In October 2014, researchers at Wright State University discovered that an invasive insect called the emerald ash borer (EAB) was attacking white fringetrees (Chionanthus virginicus
) in addition to ash trees. This was big news at the time. The EAB had already killed tens of
millions of ash trees, and the fact that it could harm another species
made it even more devastating.
Now the same researchers have found that the EAB can also
successfully complete development on olive trees. Professor Don
Cipollini has found that the invasive green beetle can feed and
successfully develop into adulthood on stems of the Manzanilla olive
tree, a Spanish variety that yields green table olives and is grown
widely around the world.
“We are showing in this experiment that emerald ash borer indeed can
complete development on olive,” said Cipollini. “It would add a
potential pest to the olive cultivation industry. If we see this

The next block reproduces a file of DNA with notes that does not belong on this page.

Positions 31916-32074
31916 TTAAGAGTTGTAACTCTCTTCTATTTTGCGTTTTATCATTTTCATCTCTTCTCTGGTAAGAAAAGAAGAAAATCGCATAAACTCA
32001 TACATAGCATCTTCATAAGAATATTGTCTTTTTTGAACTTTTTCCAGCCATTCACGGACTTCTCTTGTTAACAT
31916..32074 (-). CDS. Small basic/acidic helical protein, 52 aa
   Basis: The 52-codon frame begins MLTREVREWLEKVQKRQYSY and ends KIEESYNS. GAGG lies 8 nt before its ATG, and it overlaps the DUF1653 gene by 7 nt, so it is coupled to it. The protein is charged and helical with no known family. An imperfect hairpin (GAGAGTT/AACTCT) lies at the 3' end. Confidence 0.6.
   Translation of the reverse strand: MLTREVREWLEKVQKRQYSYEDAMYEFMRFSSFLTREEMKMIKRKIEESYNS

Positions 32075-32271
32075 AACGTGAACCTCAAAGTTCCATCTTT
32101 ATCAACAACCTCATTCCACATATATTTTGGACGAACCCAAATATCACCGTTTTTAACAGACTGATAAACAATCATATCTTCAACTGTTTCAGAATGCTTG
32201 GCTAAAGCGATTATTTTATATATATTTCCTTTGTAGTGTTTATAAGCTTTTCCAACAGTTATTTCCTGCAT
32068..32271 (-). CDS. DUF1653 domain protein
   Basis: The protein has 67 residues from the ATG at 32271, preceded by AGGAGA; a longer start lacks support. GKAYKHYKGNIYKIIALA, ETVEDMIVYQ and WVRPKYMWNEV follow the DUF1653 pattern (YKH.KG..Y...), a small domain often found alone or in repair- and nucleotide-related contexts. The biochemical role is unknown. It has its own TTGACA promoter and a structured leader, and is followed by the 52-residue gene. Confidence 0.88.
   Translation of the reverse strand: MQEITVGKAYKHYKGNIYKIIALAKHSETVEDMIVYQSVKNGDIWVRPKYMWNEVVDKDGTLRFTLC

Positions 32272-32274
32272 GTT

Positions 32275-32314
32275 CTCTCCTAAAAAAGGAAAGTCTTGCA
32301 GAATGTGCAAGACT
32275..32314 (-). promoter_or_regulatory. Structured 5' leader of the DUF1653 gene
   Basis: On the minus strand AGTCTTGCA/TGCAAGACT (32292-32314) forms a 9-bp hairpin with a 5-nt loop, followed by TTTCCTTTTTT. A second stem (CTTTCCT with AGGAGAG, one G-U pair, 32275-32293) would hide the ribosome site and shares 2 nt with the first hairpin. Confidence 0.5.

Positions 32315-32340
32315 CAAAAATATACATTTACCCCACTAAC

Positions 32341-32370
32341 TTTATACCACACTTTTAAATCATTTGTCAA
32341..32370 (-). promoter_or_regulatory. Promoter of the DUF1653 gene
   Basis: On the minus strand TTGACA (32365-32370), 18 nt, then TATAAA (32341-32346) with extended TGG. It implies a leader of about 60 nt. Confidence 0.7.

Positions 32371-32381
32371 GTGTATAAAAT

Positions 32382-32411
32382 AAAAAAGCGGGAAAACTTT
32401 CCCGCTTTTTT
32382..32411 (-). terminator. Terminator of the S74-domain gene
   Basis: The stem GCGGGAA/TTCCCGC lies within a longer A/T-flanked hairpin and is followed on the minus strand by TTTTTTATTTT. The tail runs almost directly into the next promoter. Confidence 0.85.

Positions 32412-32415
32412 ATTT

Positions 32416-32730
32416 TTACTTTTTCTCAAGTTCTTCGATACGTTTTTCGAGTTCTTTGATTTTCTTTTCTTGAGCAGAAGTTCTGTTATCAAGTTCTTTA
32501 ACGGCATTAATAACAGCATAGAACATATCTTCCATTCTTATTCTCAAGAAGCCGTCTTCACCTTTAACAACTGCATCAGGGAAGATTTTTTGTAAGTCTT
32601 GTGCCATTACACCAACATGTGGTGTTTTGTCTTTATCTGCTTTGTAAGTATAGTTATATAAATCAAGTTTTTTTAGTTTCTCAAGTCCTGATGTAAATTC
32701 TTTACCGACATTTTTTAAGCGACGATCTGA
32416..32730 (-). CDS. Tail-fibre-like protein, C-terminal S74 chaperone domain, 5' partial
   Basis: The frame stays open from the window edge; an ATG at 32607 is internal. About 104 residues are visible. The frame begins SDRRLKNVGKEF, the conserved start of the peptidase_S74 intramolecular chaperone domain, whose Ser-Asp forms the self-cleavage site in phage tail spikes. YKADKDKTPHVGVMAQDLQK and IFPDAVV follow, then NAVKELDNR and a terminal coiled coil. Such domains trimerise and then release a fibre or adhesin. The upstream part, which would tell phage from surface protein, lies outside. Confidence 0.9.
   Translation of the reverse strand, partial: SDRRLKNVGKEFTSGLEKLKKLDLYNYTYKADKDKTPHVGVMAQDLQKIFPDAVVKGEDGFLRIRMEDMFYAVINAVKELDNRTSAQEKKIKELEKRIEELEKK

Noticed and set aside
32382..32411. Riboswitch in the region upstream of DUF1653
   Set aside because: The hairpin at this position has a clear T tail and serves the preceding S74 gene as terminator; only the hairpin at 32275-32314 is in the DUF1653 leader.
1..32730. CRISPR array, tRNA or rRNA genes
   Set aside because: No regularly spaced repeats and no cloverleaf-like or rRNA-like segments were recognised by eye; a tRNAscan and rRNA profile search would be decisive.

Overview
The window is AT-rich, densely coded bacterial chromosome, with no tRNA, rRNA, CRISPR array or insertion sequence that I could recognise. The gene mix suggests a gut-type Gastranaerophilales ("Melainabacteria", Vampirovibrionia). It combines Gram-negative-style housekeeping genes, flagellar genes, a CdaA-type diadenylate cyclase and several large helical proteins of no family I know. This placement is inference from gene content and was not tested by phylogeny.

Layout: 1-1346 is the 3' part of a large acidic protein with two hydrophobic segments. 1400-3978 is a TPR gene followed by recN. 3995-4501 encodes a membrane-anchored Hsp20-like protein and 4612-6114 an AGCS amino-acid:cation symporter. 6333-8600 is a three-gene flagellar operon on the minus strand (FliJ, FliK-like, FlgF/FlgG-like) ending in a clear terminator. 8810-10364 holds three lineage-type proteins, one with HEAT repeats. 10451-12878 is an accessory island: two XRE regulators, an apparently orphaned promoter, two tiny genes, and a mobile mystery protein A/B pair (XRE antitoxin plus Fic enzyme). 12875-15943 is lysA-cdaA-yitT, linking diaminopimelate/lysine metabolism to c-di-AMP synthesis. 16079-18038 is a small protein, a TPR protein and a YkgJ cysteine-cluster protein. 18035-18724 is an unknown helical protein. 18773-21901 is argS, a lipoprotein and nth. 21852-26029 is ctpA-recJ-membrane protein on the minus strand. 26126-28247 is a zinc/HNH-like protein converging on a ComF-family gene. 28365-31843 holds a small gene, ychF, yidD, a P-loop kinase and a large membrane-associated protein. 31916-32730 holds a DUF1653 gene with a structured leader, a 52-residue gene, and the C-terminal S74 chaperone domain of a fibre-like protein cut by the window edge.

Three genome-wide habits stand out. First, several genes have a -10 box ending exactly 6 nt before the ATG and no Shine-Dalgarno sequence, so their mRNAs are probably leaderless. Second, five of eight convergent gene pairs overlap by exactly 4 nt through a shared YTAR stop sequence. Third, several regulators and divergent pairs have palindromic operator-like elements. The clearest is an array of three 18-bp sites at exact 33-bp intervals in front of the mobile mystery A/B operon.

happening in nature, it could be a huge deal.”
Native to Asia, emerald ash borer was first found in the United States
near Detroit in 2002. It is believed to have been in ash wood used to
stabilize crates during shipping and may have arrived without notice a
decade earlier. It is estimated that the borer will have caused $10
billion (AU$13.14 billion) in economic damage by 2019.
The borers attack trees by laying their eggs on the bark. The
serpentine feeding galleries of the larvae inside the bark disrupt the
flow of nutrients and water and starve the tree.
Cipollini acquired a stem of the Manzanilla olive tree from
collaborators in California and inoculated it with emerald ash borer
eggs. Eggs were placed on the stem in February, and the larvae were
allowed to feed on it for about two months. Beginning in April,
Cipollini and Donnie Peterson, an environmental sciences Ph.D. student
from Black River Falls, Wisconsin, exposed them to cooler temperatures
for two months to simulate winter in order to facilitate their